The Sigma 17-70 F2.8-4.0 DC OS HSM | C is the first lens in the Contemporary line originally announced last […]
It was just about a year ago that the Sigma 35mm F1.4 DG HSM | Art lens was announced at Photokina 2012 as part of the Sigma Global Vision. And what a year it has been for this amazing wide, fast prime! This lens quickly won the hearts of both technical reviewers and creative photographers around the world for its amazing optical performance even wide open at F1.4, its design and build, and of course, its incredibly competitive street price.
Many times I’ve been asked on Facebook and elsewhere if it is possible for a photographer to keep their favorite Sigma lens and get a lens mount swap after making the decision to switch from one camera to the next, and now, finally, I can answer them with the answer they (and I) want to hear! As of September 2, 2013, owners of lenses in Sigma’s line of the Sigma Global Vision lenses: Art, Sports, and Contemporary, can now send their lenses in for a mount swap. This is a paid service, and lenses will be shipped to our Aizu, Japan factory for the mount conversion
There’s so much to love about the new Sigma 120-300mm F2.8 DG OS HSM | Sports lens, the third iteration of this unique fast-aperture telephoto zoom lens that pairs the performance of a 300mm F2.8 with the versatility of a constant-aperture zoom for quickly adjusting the composition.
We’ve just announced the world’s first F1.8 constant aperture zoom lens, the Sigma 18-35mm F1.8 DC HSM | Art lens, and I’ll readily admit, we on the Sigma Corporation of America team have been just as excited about this lens leading up to launch as photographers have been since it was officially announced in the wee hours of April 18th. And now that I’ve spent some time with my hands on a preproduction version of the lens paired with my Sigma SD1, I, truly cannot wait ’til this lens starts shipping and I can share high-resolution end result photos! Today we’re going to focus on what we can talk about–the hand feel, build quality, and such of this brand new lens designed specifically for APS-C DSLRs.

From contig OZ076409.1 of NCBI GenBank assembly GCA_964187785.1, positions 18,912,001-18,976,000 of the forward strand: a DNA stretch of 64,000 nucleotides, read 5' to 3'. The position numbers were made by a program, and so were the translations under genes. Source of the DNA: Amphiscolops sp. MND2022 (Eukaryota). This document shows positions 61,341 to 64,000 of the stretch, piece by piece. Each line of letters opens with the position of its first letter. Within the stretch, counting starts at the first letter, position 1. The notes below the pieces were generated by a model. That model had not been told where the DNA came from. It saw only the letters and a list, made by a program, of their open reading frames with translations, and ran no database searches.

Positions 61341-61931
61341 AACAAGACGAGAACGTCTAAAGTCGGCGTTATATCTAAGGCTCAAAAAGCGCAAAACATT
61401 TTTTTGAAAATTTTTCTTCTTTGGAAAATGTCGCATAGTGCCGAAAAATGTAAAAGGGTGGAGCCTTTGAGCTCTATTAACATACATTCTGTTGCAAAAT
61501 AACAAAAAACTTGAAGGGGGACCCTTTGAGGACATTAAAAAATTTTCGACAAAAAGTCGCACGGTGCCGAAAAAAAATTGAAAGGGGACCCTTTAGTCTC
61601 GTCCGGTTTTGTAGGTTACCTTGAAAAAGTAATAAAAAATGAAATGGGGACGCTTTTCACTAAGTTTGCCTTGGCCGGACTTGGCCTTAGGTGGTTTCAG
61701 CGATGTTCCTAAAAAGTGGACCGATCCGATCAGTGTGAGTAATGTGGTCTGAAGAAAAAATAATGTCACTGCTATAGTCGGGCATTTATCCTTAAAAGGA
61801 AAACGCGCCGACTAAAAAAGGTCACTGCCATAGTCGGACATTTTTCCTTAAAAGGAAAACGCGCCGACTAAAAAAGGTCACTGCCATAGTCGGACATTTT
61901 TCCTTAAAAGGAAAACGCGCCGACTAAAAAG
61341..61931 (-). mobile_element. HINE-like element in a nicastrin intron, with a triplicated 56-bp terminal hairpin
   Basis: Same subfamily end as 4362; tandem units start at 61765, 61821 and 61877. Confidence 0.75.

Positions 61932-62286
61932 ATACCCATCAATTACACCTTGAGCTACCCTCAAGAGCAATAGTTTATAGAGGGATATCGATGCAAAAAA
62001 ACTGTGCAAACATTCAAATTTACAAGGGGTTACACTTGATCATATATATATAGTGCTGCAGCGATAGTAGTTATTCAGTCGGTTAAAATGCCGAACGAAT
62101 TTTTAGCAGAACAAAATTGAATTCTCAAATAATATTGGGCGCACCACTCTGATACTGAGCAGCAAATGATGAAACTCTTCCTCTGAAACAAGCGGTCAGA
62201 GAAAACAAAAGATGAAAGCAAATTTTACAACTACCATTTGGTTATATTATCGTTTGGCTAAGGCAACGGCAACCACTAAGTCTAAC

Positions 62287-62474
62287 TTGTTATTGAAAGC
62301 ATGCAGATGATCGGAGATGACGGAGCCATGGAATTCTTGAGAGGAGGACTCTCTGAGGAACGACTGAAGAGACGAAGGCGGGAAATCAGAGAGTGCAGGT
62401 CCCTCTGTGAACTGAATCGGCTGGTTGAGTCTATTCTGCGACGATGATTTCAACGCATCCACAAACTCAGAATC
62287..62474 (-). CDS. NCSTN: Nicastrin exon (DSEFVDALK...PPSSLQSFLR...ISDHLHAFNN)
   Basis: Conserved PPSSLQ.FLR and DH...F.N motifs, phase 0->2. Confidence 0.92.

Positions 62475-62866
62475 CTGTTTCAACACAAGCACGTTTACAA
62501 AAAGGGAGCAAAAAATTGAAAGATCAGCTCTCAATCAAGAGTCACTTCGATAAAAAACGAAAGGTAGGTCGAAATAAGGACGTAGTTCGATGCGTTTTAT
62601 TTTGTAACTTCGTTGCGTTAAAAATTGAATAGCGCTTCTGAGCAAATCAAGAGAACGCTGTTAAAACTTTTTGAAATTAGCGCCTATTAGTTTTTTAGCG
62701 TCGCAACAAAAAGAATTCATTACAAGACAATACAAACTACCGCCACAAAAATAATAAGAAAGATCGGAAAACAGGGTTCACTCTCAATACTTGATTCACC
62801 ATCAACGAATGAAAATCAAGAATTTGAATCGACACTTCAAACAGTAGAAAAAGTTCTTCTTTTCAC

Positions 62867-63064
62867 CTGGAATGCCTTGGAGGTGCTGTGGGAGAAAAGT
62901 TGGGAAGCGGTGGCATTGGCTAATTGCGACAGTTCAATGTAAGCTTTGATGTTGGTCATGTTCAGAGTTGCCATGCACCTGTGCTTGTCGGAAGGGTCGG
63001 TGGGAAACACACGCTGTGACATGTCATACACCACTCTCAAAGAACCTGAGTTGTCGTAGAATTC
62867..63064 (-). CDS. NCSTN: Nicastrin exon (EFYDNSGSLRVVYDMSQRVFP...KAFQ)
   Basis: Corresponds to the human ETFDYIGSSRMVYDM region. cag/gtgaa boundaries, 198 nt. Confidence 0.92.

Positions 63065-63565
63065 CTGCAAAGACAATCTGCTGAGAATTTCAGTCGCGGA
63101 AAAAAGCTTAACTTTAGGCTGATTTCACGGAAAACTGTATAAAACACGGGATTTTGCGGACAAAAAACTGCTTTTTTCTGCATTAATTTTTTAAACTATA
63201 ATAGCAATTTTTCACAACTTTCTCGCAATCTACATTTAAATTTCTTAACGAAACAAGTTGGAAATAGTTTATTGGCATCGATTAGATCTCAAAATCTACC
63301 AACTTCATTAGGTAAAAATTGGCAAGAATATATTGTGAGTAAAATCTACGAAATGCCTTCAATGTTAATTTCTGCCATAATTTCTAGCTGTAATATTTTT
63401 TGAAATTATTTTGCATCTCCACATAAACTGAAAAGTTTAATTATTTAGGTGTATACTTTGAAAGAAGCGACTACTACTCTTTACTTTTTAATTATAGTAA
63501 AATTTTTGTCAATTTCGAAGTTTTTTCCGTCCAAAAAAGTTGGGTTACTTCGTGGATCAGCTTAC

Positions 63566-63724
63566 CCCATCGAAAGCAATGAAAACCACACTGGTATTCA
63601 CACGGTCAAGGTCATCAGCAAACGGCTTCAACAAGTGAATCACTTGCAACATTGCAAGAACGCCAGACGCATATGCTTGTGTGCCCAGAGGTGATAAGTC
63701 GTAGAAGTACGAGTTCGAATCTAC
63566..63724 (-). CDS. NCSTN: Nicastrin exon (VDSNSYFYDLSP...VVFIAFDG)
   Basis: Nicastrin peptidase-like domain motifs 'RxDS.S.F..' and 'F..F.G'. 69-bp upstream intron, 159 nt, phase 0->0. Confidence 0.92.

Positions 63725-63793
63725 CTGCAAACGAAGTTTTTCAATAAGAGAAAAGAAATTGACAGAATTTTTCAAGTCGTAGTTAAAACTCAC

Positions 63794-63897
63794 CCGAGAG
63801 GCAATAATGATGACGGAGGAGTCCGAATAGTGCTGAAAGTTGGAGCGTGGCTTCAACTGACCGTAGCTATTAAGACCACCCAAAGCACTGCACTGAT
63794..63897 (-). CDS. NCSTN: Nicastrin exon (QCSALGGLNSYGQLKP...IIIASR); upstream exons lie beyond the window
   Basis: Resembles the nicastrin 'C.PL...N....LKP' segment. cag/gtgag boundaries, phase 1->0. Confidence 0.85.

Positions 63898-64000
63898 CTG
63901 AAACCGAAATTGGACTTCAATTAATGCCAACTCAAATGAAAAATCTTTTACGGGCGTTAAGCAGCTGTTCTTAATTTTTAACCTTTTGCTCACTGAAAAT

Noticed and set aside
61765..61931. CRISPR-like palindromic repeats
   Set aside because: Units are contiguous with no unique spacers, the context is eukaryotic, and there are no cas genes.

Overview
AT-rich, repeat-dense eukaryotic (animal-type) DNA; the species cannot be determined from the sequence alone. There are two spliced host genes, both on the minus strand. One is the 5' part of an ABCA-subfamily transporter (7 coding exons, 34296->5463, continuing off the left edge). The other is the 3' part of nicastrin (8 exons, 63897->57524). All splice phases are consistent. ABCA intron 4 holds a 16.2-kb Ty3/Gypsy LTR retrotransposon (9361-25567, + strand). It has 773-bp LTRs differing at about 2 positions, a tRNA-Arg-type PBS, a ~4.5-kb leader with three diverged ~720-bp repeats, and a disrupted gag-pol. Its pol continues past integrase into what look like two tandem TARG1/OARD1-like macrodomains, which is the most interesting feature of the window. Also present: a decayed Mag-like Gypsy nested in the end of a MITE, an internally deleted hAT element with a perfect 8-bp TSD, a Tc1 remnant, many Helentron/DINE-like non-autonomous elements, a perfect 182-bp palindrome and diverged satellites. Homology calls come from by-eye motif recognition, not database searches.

May and June marks a great time of transition. Spring turns to summer, and students across the country celebrate the successful completion of high school and college. Camera gear makes a great gift to mark these personal milestones. We’ve put together this helpful list to fine-tune your selection of which gear is right for your recent grad. And as a bonus, all cameras and lenses featured here are currently offering special instant savings pricing now through the end of June!
The Sigma USB Dock paired with Sigma Optimization Pro software brings lens customization to an entirely new level. Photographers can now personally update the firmware of Sigma’s new Global Vision lenses and make performance enhancements including multi-zone microfocus adjustments of +/-20 from the factory default settings.
The Sigma 30mm F1.4 DC HSM | Art lens replaces the very popular 30mm EX DC HSM lens as the fast, standard prime designed exclusively for DLSRs with APS-C sensors including the Sigma SD1 Merrill, the Canon EOS Rebel, 60D and 7D and a number of Nikon models including the D7100, D90, and D5100. And based on the updates and upgrades, the 30mm F1.4 Art lens is going to make a lot of photographers very happy.
The Sigma Dp3 Merrill is the newest member of the DP family, and the fourth camera in the Sigma line built around the amazing Merill Generation Foveon Direct Image Sensor. The Dp3 Merrill is fitted with a 50mm F2.8 DP prime lens that equates to 75mm on the APS-C stacked image sensor. And, in a first for the DP lineup, it offers 1:3 macro magnification.
The question for photographers who demand the ultimate in image quality in a compact camera is simple.
Which DP Merrill camera do you choose: The new DP3 Merrill with its 50mm F2.8 Macro lens, the DP2 Merrill with its 30mm F2.8 or the DP1 Merrill with its 19mm F2.8 lens? Each of these luxe compact cameras is the perfect pairing of a fast prime lens, the Merrill Generation X3 Direct Image Sensor, and specially tuned image processing algorithms. And the images, of course, speak for themselves–both with incredible detail and sharpness, and in the big-camera feel to background blur when shooting with shallow depth of field.